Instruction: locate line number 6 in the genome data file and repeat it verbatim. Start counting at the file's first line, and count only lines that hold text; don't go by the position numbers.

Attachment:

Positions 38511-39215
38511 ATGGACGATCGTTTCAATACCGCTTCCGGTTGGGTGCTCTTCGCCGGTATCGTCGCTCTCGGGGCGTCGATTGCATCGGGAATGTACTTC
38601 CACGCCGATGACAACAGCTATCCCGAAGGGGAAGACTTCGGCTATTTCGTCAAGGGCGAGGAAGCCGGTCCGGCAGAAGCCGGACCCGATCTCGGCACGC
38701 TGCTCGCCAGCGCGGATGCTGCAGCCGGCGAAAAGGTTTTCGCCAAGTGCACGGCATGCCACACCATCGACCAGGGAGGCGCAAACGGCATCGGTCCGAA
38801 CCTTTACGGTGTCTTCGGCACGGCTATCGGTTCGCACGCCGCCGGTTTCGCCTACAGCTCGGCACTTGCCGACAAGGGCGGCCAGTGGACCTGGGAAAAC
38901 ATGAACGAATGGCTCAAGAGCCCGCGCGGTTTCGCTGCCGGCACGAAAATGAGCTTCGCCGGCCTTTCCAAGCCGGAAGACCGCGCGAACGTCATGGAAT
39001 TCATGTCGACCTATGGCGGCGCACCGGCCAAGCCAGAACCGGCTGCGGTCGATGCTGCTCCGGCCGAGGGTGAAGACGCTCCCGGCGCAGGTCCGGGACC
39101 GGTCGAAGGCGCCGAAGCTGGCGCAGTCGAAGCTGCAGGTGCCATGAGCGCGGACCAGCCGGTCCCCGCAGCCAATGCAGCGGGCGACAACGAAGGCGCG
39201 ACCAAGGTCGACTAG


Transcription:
38901 ATGAACGAATGGCTCAAGAGCCCGCGCGGTTTCGCTGCCGGCACGAAAATGAGCTTCGCCGGCCTTTCCAAGCCGGAAGACCGCGCGAACGTCATGGAAT